Goals for 2023? Let’s Start with January

As employees depart and conditions shift, leaders are focusing on short-term planning instead of year-long goals.

The executive had set 2023 team and departmental goals before the holidays, communicating them with great enthusiasm. But as employees started to trickle back in January, mobilizing teams around those goals proved unexpectedly difficult. Some remote employees had already forgotten some of them. What to do?

For decades, January has been the month to launch key yearlong strategies and goals for most big businesses. The C-suite would announce corporate objectives before the holidays, then would hope to hit the ground running in the first week of the year.

But flash forward to 2023. In today’s business environment, experts say, announcing too many yearlong goals at once is a recipe for failure. The stakes are high. “Doing this wrong risks failure on goals that leaders identify as critical,” says Mark Royal, senior client partner at Korn Ferry.

In a dynamic and uncertain business climate—one in which everything from interest rates to supply-chain structures is fluctuating substantially—yearlong goals are not even under discussion in most cases. No executive could have predicted that wages for workers who stay at their jobs would jump 9.2% over the last two years, or that the S&P would close 2022 down 19% from the year prior. And then there are the employees themselves. Call it “short-termism”: many are thinking about their jobs in terms of months, not years, says Royal. An employee who plans to depart this summer has no interest in October 2023 goals.

In a short-term environment, the new trend is three-month goal-setting, says Deepali Vyas, global head of the Fintech, Payments and Crypto practice at Korn Ferry. “Over three months you can really understand where the puck is going, and iterate, and pivot,” she says. “It should be the gold standard for leaders”—especially for companies that already report quarterly earnings.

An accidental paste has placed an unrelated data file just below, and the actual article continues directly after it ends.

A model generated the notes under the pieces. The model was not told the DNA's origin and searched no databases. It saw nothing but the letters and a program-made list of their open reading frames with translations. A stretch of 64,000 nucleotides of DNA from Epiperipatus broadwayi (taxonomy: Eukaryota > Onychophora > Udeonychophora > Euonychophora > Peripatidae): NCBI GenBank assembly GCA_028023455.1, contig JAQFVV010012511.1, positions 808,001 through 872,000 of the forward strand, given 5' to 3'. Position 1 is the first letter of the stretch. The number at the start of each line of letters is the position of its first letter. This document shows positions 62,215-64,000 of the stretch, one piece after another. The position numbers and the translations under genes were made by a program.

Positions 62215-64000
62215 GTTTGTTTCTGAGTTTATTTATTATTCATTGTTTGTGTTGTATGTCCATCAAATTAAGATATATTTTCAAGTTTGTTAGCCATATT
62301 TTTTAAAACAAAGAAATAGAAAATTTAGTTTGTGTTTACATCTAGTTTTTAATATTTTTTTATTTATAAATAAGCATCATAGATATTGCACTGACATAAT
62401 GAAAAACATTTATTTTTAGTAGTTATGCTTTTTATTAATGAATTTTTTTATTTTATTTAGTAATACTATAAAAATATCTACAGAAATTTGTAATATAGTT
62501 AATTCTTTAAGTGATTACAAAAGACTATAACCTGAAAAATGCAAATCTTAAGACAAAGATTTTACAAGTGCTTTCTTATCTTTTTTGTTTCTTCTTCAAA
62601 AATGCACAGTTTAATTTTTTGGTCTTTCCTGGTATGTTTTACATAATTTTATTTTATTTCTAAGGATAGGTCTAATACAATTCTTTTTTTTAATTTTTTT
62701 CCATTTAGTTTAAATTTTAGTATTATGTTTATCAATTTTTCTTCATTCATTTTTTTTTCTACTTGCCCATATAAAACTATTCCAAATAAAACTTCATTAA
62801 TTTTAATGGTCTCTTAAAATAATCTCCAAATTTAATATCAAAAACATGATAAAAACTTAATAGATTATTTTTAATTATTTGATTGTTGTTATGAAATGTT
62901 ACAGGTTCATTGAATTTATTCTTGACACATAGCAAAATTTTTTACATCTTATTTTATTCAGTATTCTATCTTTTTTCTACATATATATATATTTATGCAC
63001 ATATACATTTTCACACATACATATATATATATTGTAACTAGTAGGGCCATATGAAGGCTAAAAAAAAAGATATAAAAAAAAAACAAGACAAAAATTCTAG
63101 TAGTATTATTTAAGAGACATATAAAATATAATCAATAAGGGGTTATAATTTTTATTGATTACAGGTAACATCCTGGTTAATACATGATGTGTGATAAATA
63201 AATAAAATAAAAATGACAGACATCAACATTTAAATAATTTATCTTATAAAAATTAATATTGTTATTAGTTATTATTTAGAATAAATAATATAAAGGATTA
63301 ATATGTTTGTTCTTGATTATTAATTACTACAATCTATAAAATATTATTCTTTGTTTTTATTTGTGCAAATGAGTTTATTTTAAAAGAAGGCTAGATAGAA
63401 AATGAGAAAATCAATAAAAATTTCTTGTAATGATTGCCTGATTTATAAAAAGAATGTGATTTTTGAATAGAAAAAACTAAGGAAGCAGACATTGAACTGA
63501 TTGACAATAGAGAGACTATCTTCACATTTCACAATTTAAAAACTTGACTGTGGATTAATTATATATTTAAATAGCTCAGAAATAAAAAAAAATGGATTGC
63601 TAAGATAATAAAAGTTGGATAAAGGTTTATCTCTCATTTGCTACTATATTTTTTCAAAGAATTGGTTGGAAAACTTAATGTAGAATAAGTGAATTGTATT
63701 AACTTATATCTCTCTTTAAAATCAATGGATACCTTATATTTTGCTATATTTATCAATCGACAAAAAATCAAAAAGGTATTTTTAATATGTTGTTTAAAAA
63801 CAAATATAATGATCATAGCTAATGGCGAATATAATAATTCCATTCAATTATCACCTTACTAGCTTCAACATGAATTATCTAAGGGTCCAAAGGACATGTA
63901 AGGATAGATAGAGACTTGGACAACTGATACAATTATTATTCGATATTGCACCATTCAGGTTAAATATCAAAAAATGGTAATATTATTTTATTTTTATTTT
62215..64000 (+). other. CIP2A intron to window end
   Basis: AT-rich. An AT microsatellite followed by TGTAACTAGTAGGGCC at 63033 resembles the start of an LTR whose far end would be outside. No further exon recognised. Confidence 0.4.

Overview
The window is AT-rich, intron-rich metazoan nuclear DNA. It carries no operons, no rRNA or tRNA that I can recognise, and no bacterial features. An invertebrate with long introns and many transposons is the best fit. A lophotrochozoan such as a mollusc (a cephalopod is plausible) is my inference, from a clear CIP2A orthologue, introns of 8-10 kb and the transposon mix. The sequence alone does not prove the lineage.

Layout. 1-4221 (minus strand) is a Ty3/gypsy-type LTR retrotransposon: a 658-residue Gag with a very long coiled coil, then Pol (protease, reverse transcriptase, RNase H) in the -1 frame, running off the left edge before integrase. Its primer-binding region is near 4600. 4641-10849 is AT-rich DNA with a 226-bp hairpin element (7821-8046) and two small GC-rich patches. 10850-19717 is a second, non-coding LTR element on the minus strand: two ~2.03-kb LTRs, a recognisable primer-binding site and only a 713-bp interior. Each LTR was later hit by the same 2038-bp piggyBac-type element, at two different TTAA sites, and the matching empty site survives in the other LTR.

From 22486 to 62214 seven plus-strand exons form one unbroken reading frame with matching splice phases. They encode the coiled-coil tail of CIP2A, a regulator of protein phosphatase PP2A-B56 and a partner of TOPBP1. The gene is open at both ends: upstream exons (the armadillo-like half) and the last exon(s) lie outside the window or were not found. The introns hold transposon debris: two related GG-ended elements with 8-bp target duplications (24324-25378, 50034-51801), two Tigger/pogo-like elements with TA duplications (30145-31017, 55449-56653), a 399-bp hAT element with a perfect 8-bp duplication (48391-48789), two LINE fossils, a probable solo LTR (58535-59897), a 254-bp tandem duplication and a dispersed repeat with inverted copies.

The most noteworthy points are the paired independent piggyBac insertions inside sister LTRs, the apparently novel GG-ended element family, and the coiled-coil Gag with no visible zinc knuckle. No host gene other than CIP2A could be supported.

Selectivity is critical. A laundry list of goals can demotivate weary employees. A handful is ideal, possibly as few as three. “Define must-win battles carefully,” says Royal. “You can really energize people around a few goals that are specific and clear.” He encourages leaders to connect the dots between a goal’s importance and its positive impact on the team and organization. He also advises leaders to free up time specifically for employees to accomplish the goals. “It’s identifying what the team can de-emphasize in order to focus on new priorities,” says Royal.

To get ahead of the retention problems that many organizations may continue to face this year, goals should include very clear individual development targets for employees. “These are not nice-to-haves,” says business psychologist James Bywater, senior client partner at Korn Ferry. “Give development goals a lot more focus than you might have previously.” Development goals are necessary skill sets for the future of the business, which might be learning new technologies or mastering behavioral skills. Employees who are learning and growing their capabilities are more likely to stay motivated and stick around, he says.